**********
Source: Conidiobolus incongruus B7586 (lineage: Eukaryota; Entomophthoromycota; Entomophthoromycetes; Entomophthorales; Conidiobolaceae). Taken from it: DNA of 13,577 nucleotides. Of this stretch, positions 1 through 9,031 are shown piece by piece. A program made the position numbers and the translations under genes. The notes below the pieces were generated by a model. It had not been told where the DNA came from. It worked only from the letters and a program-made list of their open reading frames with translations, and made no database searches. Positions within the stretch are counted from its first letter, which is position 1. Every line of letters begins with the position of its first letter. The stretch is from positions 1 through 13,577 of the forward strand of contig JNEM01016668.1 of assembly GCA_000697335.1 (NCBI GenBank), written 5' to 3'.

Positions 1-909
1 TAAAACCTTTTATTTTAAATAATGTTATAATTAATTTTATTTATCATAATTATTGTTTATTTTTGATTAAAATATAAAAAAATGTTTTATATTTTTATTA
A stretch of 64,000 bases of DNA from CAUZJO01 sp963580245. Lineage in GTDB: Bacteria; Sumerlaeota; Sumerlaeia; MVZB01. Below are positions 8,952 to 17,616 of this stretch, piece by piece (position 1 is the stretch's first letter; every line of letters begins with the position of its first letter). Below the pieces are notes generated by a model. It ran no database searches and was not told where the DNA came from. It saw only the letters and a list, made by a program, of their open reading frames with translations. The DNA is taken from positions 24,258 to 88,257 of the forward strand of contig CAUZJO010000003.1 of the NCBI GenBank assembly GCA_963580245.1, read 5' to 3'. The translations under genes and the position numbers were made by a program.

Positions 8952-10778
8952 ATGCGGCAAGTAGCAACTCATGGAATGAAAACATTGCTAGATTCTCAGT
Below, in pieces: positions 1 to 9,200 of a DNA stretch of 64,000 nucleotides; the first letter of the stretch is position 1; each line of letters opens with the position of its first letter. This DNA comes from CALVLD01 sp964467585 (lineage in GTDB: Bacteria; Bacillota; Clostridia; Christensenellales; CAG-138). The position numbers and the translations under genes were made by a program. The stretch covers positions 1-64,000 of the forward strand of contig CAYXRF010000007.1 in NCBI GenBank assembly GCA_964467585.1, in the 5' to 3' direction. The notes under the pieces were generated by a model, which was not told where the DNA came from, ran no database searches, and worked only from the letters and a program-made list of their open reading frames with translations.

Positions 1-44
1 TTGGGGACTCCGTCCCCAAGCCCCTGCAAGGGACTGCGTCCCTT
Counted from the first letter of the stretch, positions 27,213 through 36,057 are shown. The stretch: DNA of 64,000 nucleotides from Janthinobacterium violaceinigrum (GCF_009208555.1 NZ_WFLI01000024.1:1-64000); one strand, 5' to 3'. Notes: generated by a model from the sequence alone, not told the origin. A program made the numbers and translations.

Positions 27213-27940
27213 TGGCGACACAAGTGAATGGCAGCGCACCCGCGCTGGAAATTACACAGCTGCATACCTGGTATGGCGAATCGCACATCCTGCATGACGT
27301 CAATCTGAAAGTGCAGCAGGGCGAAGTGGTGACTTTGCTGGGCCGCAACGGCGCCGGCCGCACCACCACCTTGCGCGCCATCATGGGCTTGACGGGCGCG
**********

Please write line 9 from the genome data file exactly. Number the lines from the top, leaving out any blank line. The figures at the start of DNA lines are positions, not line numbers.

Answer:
1 TTGGGGACTCCGTCCCCAAGCCCCTGCAAGGGACTGCGTCCCTT